COLUMN: Roger Salmon: bonfire night and your pets

Roger Salmon
Roger Salmon
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With bonfire night fast approaching now is a good time to start preparing to help them enjoy the celebrations too.

Many animals find fireworks scary and it is estimated that 45 per cent of dogs show signs of fear when they hear fireworks.

Firework phobia is a treatable condition so seek advice from your vet now before it is too late.

Talk to your vet about pheromone diffusers. These dispense calming chemicals into the room and may be a good option for your dog and in some cases your vet may dispense calming medication. If either of these options is used they may be used with behavioural therapy and the vet may refer you to a behavioural therapist or use the “sounds scary” therapy pack.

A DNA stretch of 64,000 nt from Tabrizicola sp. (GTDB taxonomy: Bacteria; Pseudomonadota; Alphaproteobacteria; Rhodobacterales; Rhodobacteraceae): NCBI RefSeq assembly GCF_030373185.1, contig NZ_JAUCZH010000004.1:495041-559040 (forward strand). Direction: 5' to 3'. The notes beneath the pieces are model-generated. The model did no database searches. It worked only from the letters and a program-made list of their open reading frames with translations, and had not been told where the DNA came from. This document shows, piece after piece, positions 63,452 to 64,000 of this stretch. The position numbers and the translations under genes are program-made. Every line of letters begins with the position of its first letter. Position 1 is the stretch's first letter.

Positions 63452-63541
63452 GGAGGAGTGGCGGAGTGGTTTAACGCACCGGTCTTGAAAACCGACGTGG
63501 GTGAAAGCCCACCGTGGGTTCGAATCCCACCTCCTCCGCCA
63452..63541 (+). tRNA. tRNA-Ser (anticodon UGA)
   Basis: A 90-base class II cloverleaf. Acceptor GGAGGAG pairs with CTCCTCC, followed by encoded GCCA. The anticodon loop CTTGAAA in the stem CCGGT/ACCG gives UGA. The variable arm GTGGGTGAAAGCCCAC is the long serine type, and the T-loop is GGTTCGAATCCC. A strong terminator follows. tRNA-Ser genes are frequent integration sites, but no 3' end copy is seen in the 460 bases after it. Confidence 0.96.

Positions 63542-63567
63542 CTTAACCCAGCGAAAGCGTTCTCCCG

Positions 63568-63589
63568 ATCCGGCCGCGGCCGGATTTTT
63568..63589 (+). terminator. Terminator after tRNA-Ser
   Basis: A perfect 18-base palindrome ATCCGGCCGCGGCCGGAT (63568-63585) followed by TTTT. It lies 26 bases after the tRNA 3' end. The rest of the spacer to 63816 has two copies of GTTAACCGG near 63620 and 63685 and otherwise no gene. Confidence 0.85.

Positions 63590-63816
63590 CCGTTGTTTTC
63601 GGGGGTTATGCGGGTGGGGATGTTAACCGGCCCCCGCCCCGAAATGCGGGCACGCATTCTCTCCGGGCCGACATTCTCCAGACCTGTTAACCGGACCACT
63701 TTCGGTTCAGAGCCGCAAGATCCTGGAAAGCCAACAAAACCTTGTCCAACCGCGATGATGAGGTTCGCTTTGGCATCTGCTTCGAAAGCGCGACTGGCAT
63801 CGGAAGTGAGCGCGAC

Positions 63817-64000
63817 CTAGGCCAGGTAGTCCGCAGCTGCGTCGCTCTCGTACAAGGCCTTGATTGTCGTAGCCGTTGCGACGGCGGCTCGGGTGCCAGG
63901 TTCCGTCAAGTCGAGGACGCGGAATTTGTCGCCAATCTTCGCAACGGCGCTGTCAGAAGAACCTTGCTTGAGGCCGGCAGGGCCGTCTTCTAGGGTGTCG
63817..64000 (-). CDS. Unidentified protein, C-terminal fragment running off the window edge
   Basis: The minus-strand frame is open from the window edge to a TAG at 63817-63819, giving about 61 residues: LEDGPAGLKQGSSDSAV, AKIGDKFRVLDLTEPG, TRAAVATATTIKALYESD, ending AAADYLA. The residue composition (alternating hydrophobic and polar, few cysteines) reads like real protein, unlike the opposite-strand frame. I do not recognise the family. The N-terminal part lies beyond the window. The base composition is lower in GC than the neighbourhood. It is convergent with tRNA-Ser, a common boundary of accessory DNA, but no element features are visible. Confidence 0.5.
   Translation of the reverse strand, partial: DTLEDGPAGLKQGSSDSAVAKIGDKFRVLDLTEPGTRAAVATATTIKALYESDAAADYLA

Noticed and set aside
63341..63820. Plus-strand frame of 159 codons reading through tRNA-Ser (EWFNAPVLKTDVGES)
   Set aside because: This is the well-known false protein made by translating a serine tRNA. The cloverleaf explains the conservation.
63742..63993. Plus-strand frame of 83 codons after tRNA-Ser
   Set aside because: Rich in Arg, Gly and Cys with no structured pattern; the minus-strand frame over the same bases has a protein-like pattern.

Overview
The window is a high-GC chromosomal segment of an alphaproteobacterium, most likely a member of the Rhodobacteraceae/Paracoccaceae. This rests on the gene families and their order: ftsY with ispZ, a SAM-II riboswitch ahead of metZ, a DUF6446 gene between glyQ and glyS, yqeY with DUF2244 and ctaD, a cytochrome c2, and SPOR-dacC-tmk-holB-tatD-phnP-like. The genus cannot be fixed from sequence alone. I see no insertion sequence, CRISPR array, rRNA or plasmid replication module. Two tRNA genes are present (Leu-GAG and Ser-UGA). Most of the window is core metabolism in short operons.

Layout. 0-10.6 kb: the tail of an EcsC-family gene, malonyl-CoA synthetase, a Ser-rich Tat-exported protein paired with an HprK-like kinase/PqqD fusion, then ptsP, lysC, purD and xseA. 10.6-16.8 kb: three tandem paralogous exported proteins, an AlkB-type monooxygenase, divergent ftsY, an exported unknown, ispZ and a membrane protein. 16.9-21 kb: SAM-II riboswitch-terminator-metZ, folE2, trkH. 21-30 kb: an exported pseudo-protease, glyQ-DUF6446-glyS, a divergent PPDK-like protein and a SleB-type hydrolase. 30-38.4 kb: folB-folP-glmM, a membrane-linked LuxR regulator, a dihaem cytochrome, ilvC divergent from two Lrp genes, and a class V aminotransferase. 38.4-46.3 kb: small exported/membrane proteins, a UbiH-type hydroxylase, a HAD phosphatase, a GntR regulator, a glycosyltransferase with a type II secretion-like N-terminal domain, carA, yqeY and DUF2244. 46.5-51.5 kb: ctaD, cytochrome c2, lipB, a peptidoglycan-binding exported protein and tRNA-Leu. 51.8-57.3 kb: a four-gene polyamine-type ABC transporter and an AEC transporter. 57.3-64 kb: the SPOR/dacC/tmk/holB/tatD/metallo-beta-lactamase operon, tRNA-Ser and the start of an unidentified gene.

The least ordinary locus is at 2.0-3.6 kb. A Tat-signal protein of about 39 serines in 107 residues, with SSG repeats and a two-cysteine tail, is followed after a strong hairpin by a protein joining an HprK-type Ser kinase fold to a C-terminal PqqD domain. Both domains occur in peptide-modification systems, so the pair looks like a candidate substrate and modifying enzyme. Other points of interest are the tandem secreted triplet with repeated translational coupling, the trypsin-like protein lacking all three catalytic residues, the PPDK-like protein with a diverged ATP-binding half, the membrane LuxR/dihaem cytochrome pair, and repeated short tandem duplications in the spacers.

There are also lots of simple things you can do to help your pet deal with fireworks: make sure your pet always has somewhere to hide, for example this could be under some furniture or in a cupboard.

It should be a place where the animal feels it is in control, so don’t interfere with it when it is in that area.

Train your dog to associate that area with positive experiences e.g leaving a variety of toys there.

So when fireworks happen it may choose to go there because it knows that no harm will come to it and is more able to cope.

If you know a dog that isn’t scared by noises and that gets on well with your dog, then keeping the two dogs together may help your dog to realise that there’s no need to be afraid.

During firework season, walk dogs during daylight hours.

At nightfall close windows, doors and curtains and put on music to mask and muffle the sound of fireworks.

If your pet shows any sign of fear try to ignore their behaviour as any attention or sympathy tends to enforce their fears.

Make sure your dog or cat is in a safe and secure environment and can’t escape if there is a sudden noise.

Have your pet micro-chipped in case they do escape.

Finally don’t forget pets like rabbits that live outside.

Partly cover cages, pens and aviaries with blankets to deaden the sound but allow the pet to still look out.